A recent federal lawsuit claims that health insurance company Cigna employed a computer algorithm to automatically reject hundreds of thousands of patient claims without properly assessing them, as mandated by California law.
According to the class-action lawsuit, which was filed on Monday in federal court in Sacramento, Cigna Corp. and Cigna Health and Life Insurance Co. denied over 300,000 payment claims within a span of just two months last year.
The lawsuit alleges that Cigna’s doctors, relying solely on the PXDX system, systematically turned down claims based on medical justifications alone, without ever examining the patients’ files. Consequently, thousands of patients were left with inadequate coverage and unexpected medical bills.
The lawsuit further claims that Cigna engaged in an illicit scheme intended to systematically and wrongfully deny claims, effectively evading the financial responsibility of covering essential medical procedures.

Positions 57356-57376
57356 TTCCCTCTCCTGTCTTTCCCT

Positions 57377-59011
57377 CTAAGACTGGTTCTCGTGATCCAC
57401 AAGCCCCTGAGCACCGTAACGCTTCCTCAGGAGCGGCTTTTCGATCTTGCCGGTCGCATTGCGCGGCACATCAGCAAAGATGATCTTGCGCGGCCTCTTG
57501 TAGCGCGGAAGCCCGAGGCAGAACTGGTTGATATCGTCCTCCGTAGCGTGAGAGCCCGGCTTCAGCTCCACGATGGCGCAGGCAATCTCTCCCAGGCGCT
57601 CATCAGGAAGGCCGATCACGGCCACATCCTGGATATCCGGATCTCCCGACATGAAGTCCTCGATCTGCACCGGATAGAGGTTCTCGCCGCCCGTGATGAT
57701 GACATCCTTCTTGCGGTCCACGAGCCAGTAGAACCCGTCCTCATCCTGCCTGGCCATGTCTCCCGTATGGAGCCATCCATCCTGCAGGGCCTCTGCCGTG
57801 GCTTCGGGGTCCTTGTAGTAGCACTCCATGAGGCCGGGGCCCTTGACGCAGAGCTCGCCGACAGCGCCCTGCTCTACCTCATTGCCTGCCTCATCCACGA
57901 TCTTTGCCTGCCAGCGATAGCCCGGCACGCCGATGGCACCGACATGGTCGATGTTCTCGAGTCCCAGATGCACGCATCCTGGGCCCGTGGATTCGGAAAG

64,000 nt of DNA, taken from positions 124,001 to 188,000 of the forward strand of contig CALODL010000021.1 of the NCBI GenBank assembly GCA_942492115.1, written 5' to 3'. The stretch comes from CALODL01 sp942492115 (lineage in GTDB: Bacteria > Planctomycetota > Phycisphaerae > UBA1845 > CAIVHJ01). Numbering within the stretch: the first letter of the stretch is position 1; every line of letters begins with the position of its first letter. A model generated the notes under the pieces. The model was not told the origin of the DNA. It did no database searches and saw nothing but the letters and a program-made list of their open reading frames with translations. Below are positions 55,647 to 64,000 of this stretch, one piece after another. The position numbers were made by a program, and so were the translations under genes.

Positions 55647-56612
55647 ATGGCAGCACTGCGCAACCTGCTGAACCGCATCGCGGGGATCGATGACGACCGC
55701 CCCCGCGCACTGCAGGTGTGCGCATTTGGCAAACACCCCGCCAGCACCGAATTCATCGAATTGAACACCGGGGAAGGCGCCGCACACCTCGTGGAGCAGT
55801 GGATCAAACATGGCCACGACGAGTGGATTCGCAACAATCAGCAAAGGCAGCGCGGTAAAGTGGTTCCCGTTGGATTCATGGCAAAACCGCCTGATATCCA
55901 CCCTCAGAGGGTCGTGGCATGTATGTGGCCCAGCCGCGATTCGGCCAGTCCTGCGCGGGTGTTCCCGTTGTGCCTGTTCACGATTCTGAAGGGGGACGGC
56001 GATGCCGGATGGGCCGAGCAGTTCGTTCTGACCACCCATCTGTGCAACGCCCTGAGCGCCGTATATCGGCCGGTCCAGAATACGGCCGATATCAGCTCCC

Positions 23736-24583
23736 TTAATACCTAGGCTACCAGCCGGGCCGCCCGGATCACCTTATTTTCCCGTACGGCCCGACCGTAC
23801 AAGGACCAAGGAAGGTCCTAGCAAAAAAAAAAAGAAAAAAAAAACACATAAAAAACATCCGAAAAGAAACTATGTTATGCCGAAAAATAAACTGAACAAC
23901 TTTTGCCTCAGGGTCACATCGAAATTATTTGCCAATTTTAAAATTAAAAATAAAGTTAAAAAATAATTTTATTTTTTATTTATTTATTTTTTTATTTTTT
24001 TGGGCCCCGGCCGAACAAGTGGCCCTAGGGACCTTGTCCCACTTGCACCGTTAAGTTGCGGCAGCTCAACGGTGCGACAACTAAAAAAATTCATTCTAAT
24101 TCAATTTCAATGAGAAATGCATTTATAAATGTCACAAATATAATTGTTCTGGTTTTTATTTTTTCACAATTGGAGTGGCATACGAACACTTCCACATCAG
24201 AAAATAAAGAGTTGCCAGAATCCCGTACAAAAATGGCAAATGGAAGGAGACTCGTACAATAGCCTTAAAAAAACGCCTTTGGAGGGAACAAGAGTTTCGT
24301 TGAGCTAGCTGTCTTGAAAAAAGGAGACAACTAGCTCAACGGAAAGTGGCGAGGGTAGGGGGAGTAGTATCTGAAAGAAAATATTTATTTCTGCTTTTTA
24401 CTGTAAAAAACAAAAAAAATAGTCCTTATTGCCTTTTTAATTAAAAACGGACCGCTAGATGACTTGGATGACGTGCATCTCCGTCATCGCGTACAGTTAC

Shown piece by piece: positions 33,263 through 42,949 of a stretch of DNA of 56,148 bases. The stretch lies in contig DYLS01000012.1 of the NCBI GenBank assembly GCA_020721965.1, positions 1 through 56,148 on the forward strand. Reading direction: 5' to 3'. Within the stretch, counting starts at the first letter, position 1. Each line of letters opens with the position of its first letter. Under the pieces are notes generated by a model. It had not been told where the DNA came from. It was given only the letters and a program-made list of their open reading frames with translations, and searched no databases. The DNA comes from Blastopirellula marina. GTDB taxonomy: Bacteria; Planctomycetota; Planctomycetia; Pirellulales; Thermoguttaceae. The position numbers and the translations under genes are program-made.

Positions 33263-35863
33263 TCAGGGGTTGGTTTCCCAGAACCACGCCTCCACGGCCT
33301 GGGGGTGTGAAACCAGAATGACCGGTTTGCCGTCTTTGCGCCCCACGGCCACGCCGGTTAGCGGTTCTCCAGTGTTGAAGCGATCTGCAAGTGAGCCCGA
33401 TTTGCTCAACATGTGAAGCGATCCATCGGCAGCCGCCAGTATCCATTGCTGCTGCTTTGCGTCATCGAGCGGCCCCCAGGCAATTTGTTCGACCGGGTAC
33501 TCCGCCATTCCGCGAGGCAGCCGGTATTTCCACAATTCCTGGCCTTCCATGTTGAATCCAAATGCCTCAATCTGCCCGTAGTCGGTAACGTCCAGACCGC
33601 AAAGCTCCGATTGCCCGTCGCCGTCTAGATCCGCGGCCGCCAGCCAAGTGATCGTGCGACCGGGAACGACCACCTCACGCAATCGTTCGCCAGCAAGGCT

Cigna, headquartered in Connecticut, boasts a membership of 18 million individuals in the United States, with more than 2 million residing in California alone.
The plaintiffs in the lawsuit are two Cigna members from Placer and San Diego counties who were compelled to pay for their own medical tests after their claims were dismissed by Cigna.
Lawsuit Accuses Cigna of Violating California’s Medical Expense Investigation Requirement
A recent lawsuit has accused Cigna of not following California’s mandate to conduct “thorough, fair, and objective” investigations into medical bills. The lawsuit seeks unspecified damages and a jury trial in response to Cigna’s alleged violations.
Accountability Concerns and Denial Appeals
According to the lawsuit, Cigna utilizes the PXDX system, knowing that it won’t face consequences for wrongfully denying claims. The lawsuit points out that only a small fraction of policyholders actually appeal denied claims. This lack of accountability raises questions regarding Cigna’s claims review process.
Streamlining Physician Reimbursement
Cigna further clarifies that their use of technology aims to ensure that codes for common, low-cost procedures are accurately submitted based on their publicly available coverage policies. This review takes place after patients have already received treatment, meaning it does not result in any denial of care. If codes are submitted incorrectly, Cigna provides clear guidance on resubmission and the appeal process.
The lawsuit will now proceed, and its outcome will determine whether Cigna’s practices comply with California’s requirements for medical expense investigations.